More than 100 million Americans of working age are not participating in the labor force , the number of Americans receiving food stamps has risen by 75% since 2007 and the number of people drawing disability insurance is up more than 20%.

The federal government now manages the health-care industry, and regulates the Internet and the banking system like utilities. In addition, the U.S. government has relinquished ownership of the organization overseeing Web policy, notably domain names, the Internet Corporation for Assigned Names and Numbers (ICANN). An international body now will control this.

In a world where Syria continues to use chemical weapons, in spite of an agreement that Russia brokered, and Iran may secure a soft agreement to thwart its nuclear weapon development, why not also give the world's despots control over the Internet?

The U.S. has removed Cuba, one of the world's most repressive countries, from its list of state sponsors of terror - and a CNN poll says most Americans agree with the decision.

We now have the Consumer Financial Protection Bureau, which, like our president, doesn't answer to Congress. And new regulations from the Environmental Protection Agency that will cost billions of dollars to implement, while having virtually no impact on the environment .

So, in America today:

  • Economic policy has been handed off to the Federal Reserve Board.
  • Higher taxes and new regulations are hampering business growth.
  • There have been no new pro-growth policies in the past six years. The largest government spending legislation in history (aka, Keynesian "stimulus" spending) doesn't count, as most of the money went to funding government entitlements and unemployment benefits.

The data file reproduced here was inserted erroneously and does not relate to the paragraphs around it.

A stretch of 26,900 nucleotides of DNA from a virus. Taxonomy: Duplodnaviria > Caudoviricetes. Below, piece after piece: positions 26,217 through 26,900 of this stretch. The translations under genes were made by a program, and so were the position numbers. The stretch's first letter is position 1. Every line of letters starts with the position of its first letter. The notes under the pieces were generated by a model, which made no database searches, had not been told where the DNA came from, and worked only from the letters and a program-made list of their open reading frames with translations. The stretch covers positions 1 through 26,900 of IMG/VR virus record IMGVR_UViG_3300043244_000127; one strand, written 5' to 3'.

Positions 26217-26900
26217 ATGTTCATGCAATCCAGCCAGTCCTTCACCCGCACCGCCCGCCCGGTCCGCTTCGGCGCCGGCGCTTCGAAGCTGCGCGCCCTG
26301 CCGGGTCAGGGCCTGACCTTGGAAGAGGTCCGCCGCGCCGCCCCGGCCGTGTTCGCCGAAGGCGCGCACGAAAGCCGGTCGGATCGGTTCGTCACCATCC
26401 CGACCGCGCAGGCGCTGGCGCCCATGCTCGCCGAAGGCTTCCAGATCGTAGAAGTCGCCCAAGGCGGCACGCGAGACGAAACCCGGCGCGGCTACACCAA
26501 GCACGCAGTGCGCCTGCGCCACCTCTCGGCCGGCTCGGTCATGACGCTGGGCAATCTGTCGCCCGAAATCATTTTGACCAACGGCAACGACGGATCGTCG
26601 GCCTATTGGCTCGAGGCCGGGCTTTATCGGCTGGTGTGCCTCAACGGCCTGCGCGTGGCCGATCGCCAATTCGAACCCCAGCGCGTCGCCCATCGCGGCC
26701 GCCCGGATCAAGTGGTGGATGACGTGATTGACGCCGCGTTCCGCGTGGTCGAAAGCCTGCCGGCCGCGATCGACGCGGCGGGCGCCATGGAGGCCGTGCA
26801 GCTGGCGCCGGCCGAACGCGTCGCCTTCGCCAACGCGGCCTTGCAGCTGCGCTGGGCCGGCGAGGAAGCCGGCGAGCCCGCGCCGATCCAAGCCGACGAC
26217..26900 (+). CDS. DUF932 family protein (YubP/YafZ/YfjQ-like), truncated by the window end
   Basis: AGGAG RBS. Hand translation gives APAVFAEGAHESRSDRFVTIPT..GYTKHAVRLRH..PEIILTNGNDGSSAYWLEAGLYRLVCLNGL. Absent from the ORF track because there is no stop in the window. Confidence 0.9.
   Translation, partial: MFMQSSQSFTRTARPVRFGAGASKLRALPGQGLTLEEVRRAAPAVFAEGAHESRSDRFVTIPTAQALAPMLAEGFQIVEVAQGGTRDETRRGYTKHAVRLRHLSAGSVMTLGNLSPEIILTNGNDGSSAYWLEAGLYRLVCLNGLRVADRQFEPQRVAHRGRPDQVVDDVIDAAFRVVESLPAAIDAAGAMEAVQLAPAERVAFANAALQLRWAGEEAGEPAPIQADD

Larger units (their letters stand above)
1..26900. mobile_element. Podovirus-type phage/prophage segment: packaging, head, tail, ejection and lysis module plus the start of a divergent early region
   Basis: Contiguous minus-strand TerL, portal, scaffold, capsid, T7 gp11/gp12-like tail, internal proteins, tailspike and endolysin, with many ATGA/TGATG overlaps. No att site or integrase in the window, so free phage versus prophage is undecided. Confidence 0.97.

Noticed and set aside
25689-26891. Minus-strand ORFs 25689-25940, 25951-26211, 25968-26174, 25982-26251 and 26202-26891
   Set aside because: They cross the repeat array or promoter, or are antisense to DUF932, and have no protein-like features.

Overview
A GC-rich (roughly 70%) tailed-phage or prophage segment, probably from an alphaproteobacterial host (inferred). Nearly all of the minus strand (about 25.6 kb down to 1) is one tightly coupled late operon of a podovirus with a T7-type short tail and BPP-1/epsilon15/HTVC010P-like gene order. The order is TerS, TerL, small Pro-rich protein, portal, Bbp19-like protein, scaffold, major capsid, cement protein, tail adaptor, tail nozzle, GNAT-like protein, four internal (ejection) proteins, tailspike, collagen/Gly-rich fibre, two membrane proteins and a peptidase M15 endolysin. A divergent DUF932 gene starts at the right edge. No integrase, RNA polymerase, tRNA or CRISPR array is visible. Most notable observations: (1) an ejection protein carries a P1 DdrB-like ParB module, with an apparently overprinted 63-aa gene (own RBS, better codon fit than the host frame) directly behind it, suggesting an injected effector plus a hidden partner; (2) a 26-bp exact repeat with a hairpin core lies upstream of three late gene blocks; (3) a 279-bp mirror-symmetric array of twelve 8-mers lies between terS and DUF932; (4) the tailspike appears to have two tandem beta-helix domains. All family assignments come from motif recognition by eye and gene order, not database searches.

This year, the NASDAQ index and S&P 500 have hit record highs . Go figure.

Follow AdviceIQ on Twitter at @adviceiq .

Brenda P. Wenning is president of Wenning Investments LLC in Newton, Mass.

AdviceIQ delivers quality personal finance articles by both financial advisors and AdviceIQ editors. It ranks advisors in your area by specialty, including small businesses, doctors and clients of modest means, for example. Those with the biggest number of clients in a given specialty rank the highest. AdviceIQ also vets ranked advisors so only those with pristine regulatory histories can participate. AdviceIQ was launched Jan. 9, 2012, by veteran Wall Street executives, editors and technologists. Right now, investors may see many advisor rankings, although in some areas only a few are ranked. Check back often as thousands of advisors are undergoing AdviceIQ screening. New advisors appear in rankings daily.

The views and opinions expressed herein are the views and opinions of the author and do not necessarily reflect those of Nasdaq, Inc.

The views and opinions expressed herein are the views and opinions of the author and do not necessarily reflect those of Nasdaq, Inc.